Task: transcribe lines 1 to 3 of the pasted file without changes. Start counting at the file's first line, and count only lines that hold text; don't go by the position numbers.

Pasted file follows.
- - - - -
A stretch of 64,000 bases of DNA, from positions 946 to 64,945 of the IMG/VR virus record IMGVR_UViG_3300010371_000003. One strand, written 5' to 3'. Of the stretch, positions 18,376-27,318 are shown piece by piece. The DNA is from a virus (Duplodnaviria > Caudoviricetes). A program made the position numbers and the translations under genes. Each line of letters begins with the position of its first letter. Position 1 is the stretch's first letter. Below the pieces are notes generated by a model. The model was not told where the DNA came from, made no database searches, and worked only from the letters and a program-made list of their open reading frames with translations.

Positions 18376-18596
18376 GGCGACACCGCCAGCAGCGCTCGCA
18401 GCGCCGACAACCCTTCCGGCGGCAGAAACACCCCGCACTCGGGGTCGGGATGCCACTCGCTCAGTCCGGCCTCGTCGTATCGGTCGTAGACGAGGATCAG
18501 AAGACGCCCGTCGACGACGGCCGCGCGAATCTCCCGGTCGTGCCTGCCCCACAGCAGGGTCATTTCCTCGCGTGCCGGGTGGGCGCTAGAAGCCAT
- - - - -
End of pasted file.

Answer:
A stretch of 64,000 bases of DNA, from positions 946 to 64,945 of the IMG/VR virus record IMGVR_UViG_3300010371_000003. One strand, written 5' to 3'. Of the stretch, positions 18,376-27,318 are shown piece by piece. The DNA is from a virus (Duplodnaviria > Caudoviricetes). A program made the position numbers and the translations under genes. Each line of letters begins with the position of its first letter. Position 1 is the stretch's first letter. Below the pieces are notes generated by a model. The model was not told where the DNA came from, made no database searches, and worked only from the letters and a program-made list of their open reading frames with translations.

Positions 18376-18596
18376 GGCGACACCGCCAGCAGCGCTCGCA